The use of dozens of meaningless hashtags on Instagram and Twitter is ugly and annoying. People need to learn how to use them properly, argues Ted Winder.

Everyone loves Twitter. In February this year, the site crossed 500 million registered users, and people are jumping ship from Facebook in hoards to join the 140-character craze. I am Twitter user 13,339,972, which puts me roughly in the first 2.6% of people to join the service. I’m an oldie, a veteran. I was there first.

A screenshot from my Instagram profile

A screenshot from my Instagram profile

Well, maybe I’m not quite as hipster as I’d like to think, but I’ve certainly seen Twitter change from the esoteric hang-out of the nerds to the social communication channel of the masses. That’s all well and good; as more and more people join Twitter, it becomes easier and more fun to communicate and connect with larger groups of people. This influx of users has also prompted developers to create apps specifically for use with Twitter, and none more successful than Instagram.

I have a love-hate relationship with Instagram. I love it because it’s a really great way of sharing photos and making them look pretty nifty in the process. I was a little late to sign up, sceptical that it would just be another fad that would soon fade into oblivion. Not so, apparently – and Facebook’s $1billion acquisition has only cemented this. The app is well designed too and it integrates with Twitter seamlessly. There’s a downside, though. I hate it because of one thing: hashtags.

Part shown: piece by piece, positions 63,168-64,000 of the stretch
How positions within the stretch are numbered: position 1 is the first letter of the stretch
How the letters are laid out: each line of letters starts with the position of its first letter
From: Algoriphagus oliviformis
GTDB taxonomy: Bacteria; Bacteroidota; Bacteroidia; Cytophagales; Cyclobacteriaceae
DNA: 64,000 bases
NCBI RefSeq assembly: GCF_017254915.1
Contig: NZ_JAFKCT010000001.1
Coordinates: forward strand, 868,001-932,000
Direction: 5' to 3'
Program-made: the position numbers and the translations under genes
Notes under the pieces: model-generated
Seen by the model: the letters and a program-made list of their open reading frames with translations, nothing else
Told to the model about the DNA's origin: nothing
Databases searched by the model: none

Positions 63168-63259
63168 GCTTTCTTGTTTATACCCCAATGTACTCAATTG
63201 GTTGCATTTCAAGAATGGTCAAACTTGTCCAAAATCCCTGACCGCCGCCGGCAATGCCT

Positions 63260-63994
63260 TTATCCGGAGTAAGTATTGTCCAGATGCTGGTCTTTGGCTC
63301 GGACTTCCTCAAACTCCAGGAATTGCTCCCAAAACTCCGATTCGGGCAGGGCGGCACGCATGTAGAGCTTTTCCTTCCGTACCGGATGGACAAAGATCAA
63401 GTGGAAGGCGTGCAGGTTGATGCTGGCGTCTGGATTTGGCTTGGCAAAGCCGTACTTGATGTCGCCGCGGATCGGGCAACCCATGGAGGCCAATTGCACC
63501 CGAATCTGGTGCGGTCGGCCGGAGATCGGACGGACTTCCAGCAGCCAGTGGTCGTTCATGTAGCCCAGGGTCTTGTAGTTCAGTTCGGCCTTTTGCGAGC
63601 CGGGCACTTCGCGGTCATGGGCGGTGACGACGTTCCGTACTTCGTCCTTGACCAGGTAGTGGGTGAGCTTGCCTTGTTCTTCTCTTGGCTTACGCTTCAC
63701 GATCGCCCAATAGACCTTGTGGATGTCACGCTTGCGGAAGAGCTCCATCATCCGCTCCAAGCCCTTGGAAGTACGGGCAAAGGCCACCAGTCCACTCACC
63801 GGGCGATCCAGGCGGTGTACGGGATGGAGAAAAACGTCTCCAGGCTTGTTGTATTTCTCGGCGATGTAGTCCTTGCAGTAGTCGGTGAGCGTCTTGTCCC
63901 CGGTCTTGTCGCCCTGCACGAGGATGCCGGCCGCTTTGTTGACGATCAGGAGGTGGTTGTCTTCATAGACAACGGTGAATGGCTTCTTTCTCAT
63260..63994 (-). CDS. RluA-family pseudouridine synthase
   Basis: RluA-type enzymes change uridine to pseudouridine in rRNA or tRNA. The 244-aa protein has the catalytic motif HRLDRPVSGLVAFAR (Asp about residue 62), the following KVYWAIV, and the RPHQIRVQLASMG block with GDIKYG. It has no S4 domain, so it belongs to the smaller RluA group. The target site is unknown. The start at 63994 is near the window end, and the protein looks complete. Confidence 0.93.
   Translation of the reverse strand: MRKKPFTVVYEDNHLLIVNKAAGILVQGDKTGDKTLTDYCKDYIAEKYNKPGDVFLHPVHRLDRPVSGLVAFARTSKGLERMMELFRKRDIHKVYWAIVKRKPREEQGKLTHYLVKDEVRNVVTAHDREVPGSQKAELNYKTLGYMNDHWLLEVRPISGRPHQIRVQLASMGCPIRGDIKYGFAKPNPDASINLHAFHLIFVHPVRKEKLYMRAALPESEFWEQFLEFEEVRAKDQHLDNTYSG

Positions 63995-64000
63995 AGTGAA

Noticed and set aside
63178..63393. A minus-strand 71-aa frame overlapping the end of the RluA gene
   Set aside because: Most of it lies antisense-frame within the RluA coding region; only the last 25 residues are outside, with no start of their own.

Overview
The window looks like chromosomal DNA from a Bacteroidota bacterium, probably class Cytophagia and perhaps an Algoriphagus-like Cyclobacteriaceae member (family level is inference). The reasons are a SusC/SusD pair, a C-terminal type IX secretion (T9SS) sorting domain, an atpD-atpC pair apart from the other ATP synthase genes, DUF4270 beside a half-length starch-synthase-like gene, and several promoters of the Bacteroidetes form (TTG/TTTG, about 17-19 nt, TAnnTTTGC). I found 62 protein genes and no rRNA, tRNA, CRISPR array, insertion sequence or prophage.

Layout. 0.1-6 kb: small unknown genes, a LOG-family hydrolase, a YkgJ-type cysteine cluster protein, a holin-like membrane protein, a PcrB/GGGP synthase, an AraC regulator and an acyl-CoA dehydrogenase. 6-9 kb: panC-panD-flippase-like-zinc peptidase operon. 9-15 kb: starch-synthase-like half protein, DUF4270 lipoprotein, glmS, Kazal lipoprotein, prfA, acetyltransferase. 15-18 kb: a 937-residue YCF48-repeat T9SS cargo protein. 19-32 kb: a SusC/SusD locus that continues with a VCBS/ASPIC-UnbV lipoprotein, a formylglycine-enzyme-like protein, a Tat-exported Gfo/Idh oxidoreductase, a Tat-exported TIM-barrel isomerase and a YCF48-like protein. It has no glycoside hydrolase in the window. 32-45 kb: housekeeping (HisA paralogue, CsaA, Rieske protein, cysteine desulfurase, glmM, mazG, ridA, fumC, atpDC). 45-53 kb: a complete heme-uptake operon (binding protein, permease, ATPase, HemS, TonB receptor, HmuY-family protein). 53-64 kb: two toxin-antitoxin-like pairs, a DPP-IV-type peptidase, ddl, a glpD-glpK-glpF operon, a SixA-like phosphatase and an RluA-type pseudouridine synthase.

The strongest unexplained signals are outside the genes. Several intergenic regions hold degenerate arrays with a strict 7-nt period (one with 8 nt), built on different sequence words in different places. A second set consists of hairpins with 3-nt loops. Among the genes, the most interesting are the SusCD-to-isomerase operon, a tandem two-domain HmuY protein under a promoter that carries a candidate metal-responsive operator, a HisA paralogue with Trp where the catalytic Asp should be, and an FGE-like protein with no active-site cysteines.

On Twitter, hashtags are intended for grouping tweets on a similar topic together. If you’re tweeting along to Question Time on a Thursday night, for example, you can add #bbcqt to your tweet so other users can see it if they search for that hashtag. Similarly, tweets about Wimbledon can include #wimbledon. Hashtags are to make tweets more meaningful and findable. Easy, right?

Things became a little more complicated with the advent of #memes and #Justin #Bieber. Hashtags morphed from genuinely meaningful little guys into just, well, words. It’s now not uncommon to see #lol, #haha, #fun and #swag stuck pointlessly onto the end of tweets. Why? What does this even achieve? This usage is staunchly defended by the tweeters in question: I can guarantee a tirade of (playful) abuse will arise from this article. Behold, the bastardization of Twitter.

insta-tags-removedInstagram has only made things worse. Instagram doesn’t regard hashtags in the same way Twitter does; in my social circles at least, hashtags on Instagram are used as just words – lists of every little thing, noise or emotion that relates in some way to the photograph that sits above. Add this to the fact that the photo in question will almost always be of the pouty-faced variety, and we have a sorry state of affairs. This blog post from Instagram suggests that users tag their photos based on the contents of the image. Fine, so you can tag your #clothes and your #sun, but #swag and #hype – really? Who cares? That blog posts also recommends that hashtags are specific, relevant and observant. Tag your photos based on what’s in them if you must, but keep it short. There’s no need to describe the photo – I can see it.

Sure, the profligate and incorrect usage of hashtags is far from the end of the world, and maybe I’m just bitter and intolerant. But I’ll tell you one thing: it sure is #annoying.

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